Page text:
Del couldn’t read the doctor. Braily said he wasn’t telepathic, but he had the Vulcan mind tricks that they were trying to teach Del down cold. For as long as he could remember, the cadet had wished he could be spared the misery of continually being bombarded with other’s thoughts. However when he’d finally met people who could control that flow, he found it was often inconvenient and downright annoying.

Del finally puzzled out that he was supposed to say, “Begging your pardon, sir” which was apparently what military men said after they cussed.

“I thought you might like him.”

Although Braily could conceal his thoughts, he couldn’t conceal his emotions. Right now, the professor’s puzzled surprise was as obvious as a big question mark hanging over his head.

Del shook his head. “Not really.”

“Actually,” the doctor corrected himself. “What I meant to say was that I thought he would be easy for you to be around.”

The headshrinkers put a lot of value on being very clear about even the most trivial and unimportant things they said. “Not especially.”

Braily tapped his thin lips pensively with a stylus. “Can you read his thoughts?”

Del shrugged. “Such as they are.”

“Exactly what do you mean by that?” the doctor asked, jumping on the statement as eagerly as a hungry frog on a junebug.

“I dunno,” the cadet replied irritably. “He jus’ kinda empty-headed.”

“Funny that you should describe him that way.” Where a normal person would have the decency to explain what they meant, Braily just went on. “So you find Pavel Chekov to be unintelligent?”

“I dunno,” Del repeated. “He not seem t’ t'ink much.”

“Interesting,” the professor commented, then gestured with his stylus. “Go on.”

Del hadn’t intended to say anything else. “He sorta like a dog,” he tried to clarify.

“A dog? Hmmm.” The professor tilted his head to one side. “And what does that mean to you?”

Braily could always knock the shit out of a good metaphor without half trying.

“A dog – mos’ dogs – not sit ‘round an’ worry much ‘bout life an’ all. Mostly they jus’ rest fo’ when they gotta move fast.”

“So it seems to you that Cadet Chekov doesn’t think a great deal? He rests?”

“Seem like,” Del confirmed rapidly losing patience with whatever game this was.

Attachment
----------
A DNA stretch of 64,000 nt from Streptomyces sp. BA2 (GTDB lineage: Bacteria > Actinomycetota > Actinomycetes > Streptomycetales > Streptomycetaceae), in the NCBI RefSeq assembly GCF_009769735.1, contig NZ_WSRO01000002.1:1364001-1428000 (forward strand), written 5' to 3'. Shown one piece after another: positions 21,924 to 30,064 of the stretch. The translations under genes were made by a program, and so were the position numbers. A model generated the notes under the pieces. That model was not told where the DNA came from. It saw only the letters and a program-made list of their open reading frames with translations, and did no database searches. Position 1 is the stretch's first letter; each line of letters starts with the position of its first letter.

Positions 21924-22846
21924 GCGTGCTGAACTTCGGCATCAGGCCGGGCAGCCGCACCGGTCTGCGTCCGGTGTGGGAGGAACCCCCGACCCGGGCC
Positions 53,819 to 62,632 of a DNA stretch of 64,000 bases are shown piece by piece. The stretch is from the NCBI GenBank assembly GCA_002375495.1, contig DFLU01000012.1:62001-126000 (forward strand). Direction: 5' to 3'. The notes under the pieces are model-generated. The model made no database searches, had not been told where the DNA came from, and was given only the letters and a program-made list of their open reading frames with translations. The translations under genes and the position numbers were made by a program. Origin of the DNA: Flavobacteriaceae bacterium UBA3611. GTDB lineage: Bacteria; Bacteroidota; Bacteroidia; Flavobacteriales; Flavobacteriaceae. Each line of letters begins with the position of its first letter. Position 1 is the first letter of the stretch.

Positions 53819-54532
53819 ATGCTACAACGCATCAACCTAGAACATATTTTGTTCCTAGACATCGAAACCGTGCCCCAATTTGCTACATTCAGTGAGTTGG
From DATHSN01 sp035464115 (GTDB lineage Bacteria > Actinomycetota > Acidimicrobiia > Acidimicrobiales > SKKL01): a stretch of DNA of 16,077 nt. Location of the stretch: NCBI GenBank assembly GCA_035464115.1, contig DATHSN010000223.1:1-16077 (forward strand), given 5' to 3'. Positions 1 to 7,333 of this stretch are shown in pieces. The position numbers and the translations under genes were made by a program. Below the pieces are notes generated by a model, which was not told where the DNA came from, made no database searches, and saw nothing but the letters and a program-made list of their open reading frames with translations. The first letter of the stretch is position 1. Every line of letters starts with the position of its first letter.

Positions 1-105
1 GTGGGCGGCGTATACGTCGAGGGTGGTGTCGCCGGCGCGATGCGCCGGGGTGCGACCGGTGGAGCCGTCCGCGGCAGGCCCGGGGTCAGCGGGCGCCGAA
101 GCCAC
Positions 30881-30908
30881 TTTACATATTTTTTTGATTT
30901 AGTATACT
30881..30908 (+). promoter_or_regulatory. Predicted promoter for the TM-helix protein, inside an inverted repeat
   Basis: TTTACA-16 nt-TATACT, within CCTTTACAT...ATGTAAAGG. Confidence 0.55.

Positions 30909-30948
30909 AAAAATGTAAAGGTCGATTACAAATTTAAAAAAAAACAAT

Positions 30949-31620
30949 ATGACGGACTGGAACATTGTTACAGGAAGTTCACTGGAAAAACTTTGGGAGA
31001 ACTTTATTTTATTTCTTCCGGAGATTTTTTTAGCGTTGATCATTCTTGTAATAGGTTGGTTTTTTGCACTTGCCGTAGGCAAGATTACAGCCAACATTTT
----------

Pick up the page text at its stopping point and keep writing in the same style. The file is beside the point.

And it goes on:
“What about his emotions?”

“What about ‘em?” the cadet repeated uncaringly.

“Can you sense those?”

“He not have none.”

Braily’s bushy eyebrows rose to their limits. “No emotions?”

“No.” Del wondered why this wasn’t obvious to an accomplished cerebellum-sucker like the good doctor.

“None at all?”

“Yeah, he worse than a Vulcan.”

“Interesting.” Braily seemed amused.

“What interestin’ ‘bout that?” Del asked, narrowing his eyes.

“I find Pavel Chekov to be an exceptionally emotional person, given to frequent, uncontrollable affective displays.”

“You mean how he puff out his li’l chipmunk cheeks an’ stomp his li’l feet an’ all?”

The doctor nodded genially. “That sort of thing.”

“Oh, that jus’ a show he put on,” Del dismissed. “He not feel it.”

“So it seems to you that he’s faking emotion?”

“He do a li’l song an’ dance, but stay as calm as mud.”

Braily pressed his index fingers together thoughtfully. “Why do you think he would do that?”

The cadet shrugged. “To get what he want, non?”

“So you find him to be unintelligent and deceptive?”

Del frowned at him suspiciously. “He a robot or somet'ing?”

“Does he seem like a robot to you?” The feeling of amusement from Braily became even stronger.

“No,” the cadet snapped. “That why I askin’.”

“Actually Cadet Chekov is a psi null. Do you know what that is?”

“That pretty damn rare, that what that is,” Del muttered, refusing to dwell on the memory of how he found out how low the odds were for an individual being so profoundly un-gifted.

“He has zero telepathic abilities and rates zero at all of the psi-potentials we can test for. He cannot project or read thought and has no shielding,” Braily went ahead and informed him. “You have been looking at him only through your abilities, Del. I think you’ve badly misjudged him.”

Del frowned at this unwelcome observation. “How he seem to you?”

“Pavel is a very bright young man with particular aptitude for science and mathematics. As conventional wisdom predicts for a psi null, he is not terribly intuitive. However, I have found him to be very proficient at both inductive and deductive reasoning. He does not make the sort of leaps of logic we associate with brilliance, but is very diligent in collecting the data that will enable him to make solid conclusions. He can be overly proud of his grasp of the obvious – which is not at all obvious to him. Pavel is scrupulously honest, the sort of person who cannot hide his true feelings – even when he may wish to.”

“Hmph,” was all Del could say to the description of someone who was not his snotty Russian roommate.

“Give him another chance,” Braily encouraged. “You have completely misinterpreted the lack of cues from his psyche. Remember, Del, a big part of learning to control your gifts is learning how and when not to use them.”

“He as rare a specimen as I am.” Del said, catching a fleeting impression from the doctor’s mind.

“One could say that, “ Braily said as if he didn’t recognize his own thought.

“An’ so now you done put both your prize rats in one cage?”


“When I was a boy, my cousin an’ I sometime used to dig up a couple ant hills then put some of each in a jar an’ watch ‘em fight.”

“And by that you mean?”

“By that I mean that I the black ant and li’l Pavel the red ant,” Del said, refusing to further break down his metaphor.